A Student's Journey: Rekindling My Interest in Coding

A Student's Journey: Rekindling My Interest in Coding

RocketBear27's photo
·Jan 18, 2022·

4 min read

What is burnout? How has it affected developers?

According to the Software Developer Burnout Survey conducted by Coding Mindfully in 2020, 50% of surveyed developers lacked the motivation to go to work, 53% have doubted themselves and gotten angry regarding their work or coworkers, 43% feel negative about writing code, and 43% worry that their project will fail without them.

"Burnout is a state of emotional, mental, and often physical exhaustion brought on by prolonged or repeated stress" -Psychology Today

My Journey with Burnout

Although I am nowhere near the level of sophistication as the surveyed developers, I am still a human like them. Burnout is a real thing that people go through.

After trying to learn ReactJS, Node.JS, Python, and Java simultaneously in my late middle school and early high school years, I completely burned out with the lovely help of school work, clubs, and sports. My passion for programming stalled for the first time since being amazed by Scratch in 4th grade.

It's now 2022.

I've done little to reignite my enthusiasm for computer programming. But everything changed this winter break.

I took my first real break/vacation since the world went into chaos in early 2020. There are 3 main key things I did during this vacation that allowed me to recover from my demotivated mindset.

  1. Did not open my laptop or textbooks
  2. Slept for at least 8 hours a day
  3. Went outside for fresh air daily

During this time, as I completed my mental refresh, I craved to be productive or occupied again. I decided to give another attempt to get back into coding again.

When I got home, I decided to browse Hashnode and newsletters to gain inspiration for a new project. This was especially helpful as I remembered the capabilities that programming had that were mostly achievable in some way or another. I stumbled across Ben Stoke's Tiny Projects website and some statistics regarding the carbon emission from the internet usage.

A New Beginning

For 2022, I decided to completely reconstruct my website to prioritize speed, simplicity, and reduce carbon emissions on my part.

For previous years, I've mainly stuck to the essentials: HTML, CSS, and JS. However, this year I have gained some insight into web browsing that I never thought about before.

Carbon Emissions from Internet Browsing

The internet produces the same amount of carbon as the aviation industry. Mind-blowing. No wonder carbon neutrality has become a rising topic in many communities including computer programming. For developers, carbon neutral means that your website/program/software has no net release of carbon that goes into the atmosphere from the amount of energy that is needed to give it enough electricity and power to run. Though it is extremely difficult to achieve, especially for professional work, it is important to keep that in mind while programming.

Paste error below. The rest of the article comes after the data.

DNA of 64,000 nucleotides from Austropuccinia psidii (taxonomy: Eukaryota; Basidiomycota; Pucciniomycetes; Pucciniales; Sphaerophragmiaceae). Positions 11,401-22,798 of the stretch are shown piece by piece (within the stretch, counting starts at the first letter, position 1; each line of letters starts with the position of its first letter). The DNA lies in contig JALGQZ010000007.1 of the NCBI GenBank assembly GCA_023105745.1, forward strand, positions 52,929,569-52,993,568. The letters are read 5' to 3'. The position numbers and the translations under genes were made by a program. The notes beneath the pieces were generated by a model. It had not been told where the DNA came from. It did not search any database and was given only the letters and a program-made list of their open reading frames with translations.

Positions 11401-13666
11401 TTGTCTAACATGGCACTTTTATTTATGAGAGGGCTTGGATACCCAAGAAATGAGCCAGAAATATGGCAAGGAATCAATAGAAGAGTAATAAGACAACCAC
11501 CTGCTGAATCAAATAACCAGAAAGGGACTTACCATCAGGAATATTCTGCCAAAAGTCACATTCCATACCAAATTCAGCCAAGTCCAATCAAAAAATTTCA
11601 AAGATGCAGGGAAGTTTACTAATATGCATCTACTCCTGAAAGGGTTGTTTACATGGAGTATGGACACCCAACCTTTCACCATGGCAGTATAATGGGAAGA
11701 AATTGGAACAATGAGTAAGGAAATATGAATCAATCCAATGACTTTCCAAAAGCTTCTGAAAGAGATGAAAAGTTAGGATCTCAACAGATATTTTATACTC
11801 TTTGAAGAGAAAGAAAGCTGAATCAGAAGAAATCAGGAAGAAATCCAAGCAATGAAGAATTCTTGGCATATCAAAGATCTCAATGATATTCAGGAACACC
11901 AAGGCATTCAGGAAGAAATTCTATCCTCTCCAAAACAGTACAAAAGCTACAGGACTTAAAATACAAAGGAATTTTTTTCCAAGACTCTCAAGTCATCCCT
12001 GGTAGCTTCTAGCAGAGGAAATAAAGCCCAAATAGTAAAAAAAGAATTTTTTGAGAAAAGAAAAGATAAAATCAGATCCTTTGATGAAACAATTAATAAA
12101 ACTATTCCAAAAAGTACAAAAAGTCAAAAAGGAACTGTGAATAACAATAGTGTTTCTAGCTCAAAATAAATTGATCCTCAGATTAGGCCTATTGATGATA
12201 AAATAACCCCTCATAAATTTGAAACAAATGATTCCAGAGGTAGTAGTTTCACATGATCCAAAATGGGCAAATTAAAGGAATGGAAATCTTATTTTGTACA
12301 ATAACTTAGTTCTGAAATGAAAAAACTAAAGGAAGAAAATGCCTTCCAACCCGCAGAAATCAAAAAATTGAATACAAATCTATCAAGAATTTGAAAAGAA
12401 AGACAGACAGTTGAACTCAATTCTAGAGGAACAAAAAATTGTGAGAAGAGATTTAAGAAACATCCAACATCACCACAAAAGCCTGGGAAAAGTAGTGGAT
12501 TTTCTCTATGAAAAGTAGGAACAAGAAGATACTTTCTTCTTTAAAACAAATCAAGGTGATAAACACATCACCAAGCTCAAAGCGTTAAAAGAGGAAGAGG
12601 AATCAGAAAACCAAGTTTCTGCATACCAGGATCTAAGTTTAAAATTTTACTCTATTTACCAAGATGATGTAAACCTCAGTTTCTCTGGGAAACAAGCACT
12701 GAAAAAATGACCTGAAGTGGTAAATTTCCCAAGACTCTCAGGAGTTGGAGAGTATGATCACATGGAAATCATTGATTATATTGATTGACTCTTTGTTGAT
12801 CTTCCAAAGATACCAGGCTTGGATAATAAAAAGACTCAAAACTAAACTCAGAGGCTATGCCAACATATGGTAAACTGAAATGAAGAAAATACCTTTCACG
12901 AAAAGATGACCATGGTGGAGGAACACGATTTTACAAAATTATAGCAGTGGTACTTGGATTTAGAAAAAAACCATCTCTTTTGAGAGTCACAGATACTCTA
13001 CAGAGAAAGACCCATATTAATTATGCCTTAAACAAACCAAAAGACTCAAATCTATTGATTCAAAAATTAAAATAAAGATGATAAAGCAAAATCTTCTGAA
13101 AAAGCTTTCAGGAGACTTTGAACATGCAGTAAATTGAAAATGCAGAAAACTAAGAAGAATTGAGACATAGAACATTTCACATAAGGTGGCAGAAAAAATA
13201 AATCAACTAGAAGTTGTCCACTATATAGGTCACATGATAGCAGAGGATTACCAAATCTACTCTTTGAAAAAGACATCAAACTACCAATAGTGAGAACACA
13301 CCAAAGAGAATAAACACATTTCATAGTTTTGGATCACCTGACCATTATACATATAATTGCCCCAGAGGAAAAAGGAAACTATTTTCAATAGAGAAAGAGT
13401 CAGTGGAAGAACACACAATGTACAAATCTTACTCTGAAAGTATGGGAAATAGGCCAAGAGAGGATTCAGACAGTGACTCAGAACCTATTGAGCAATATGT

The average web page tested produces 1.76 grams of CO2 per page view. For a website with 10,000 monthly page views, that's 211 kg CO2 per year.

Though these statistics show that the internet leaves a significantly smaller impact than industries like transportation, I strongly believe that we, as programmers, should start to contribute to the process of reducing our carbon emissions wherever we can.

I'm just a teenager. So, some things that I've done is that I use a bike to commute 99% of the time unless it is raining, my website is 95% cleaner than sites tested (at the time of writing), and I'm spreading the word using whatever small platform I have.


Enough with carbon emissions, let's talk about my recovery from burnout.

After returning from my much-needed break, I found Ben Stoke's Tiny Projects website and carbon emission statistics. Right then and there, I decided that this was going to be foundational "features" on my website for 2022.

The website was going to be fast, minimal, carbon-conscious, and functional.


January 1st, 2022: At midnight, I created the repository and set it up with a README.MD file and other basic git repo stuff.

January 2nd, 2022: I finished my entire website in the morning and added a post on my blog. I also added a badge from!

January 3rd, 2022: I tried adding Google Analytics, but couldn't get it to work. So, I used WatchThemLive as a temporary alternative.

At my novice programming skill level, I highly doubt that I could manage to use anything else to build and launch my website in 3 days that satisfied my design, speed, and other objectives.


With the help of this recovery experience, I've rekindled my passion for coding. I am full of ideas, inspiration, and motivation. If you're dealing with some burnout or want to have some fun, I suggest you guys take a step back and just build a barebones HTML and CSS website from scratch!

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